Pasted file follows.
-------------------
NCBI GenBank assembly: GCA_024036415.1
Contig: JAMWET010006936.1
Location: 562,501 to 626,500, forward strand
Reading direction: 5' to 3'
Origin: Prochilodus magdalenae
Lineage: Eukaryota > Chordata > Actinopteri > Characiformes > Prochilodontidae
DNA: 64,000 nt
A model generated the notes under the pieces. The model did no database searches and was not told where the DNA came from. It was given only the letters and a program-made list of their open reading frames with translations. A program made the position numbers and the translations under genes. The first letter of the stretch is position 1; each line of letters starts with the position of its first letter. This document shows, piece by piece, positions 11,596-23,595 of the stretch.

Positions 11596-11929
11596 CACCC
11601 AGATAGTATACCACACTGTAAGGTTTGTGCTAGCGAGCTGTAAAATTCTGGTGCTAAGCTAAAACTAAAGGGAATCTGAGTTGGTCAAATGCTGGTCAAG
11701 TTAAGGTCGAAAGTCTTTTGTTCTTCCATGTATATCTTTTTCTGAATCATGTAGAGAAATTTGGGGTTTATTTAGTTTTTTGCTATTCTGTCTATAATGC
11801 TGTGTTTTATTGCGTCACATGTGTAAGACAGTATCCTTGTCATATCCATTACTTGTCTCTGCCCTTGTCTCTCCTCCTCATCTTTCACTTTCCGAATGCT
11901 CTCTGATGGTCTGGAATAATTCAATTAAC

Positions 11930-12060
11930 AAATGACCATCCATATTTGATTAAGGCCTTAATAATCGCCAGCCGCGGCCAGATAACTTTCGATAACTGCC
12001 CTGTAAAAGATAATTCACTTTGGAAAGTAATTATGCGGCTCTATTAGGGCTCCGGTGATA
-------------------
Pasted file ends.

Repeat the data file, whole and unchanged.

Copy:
NCBI GenBank assembly: GCA_024036415.1
Contig: JAMWET010006936.1
Location: 562,501 to 626,500, forward strand
Reading direction: 5' to 3'
Origin: Prochilodus magdalenae
Lineage: Eukaryota > Chordata > Actinopteri > Characiformes > Prochilodontidae
DNA: 64,000 nt
A model generated the notes under the pieces. The model did no database searches and was not told where the DNA came from. It was given only the letters and a program-made list of their open reading frames with translations. A program made the position numbers and the translations under genes. The first letter of the stretch is position 1; each line of letters starts with the position of its first letter. This document shows, piece by piece, positions 11,596-23,595 of the stretch.

Positions 11596-11929
11596 CACCC
11601 AGATAGTATACCACACTGTAAGGTTTGTGCTAGCGAGCTGTAAAATTCTGGTGCTAAGCTAAAACTAAAGGGAATCTGAGTTGGTCAAATGCTGGTCAAG
11701 TTAAGGTCGAAAGTCTTTTGTTCTTCCATGTATATCTTTTTCTGAATCATGTAGAGAAATTTGGGGTTTATTTAGTTTTTTGCTATTCTGTCTATAATGC
11801 TGTGTTTTATTGCGTCACATGTGTAAGACAGTATCCTTGTCATATCCATTACTTGTCTCTGCCCTTGTCTCTCCTCCTCATCTTTCACTTTCCGAATGCT
11901 CTCTGATGGTCTGGAATAATTCAATTAAC

Positions 11930-12060
11930 AAATGACCATCCATATTTGATTAAGGCCTTAATAATCGCCAGCCGCGGCCAGATAACTTTCGATAACTGCC
12001 CTGTAAAAGATAATTCACTTTGGAAAGTAATTATGCGGCTCTATTAGGGCTCCGGTGATA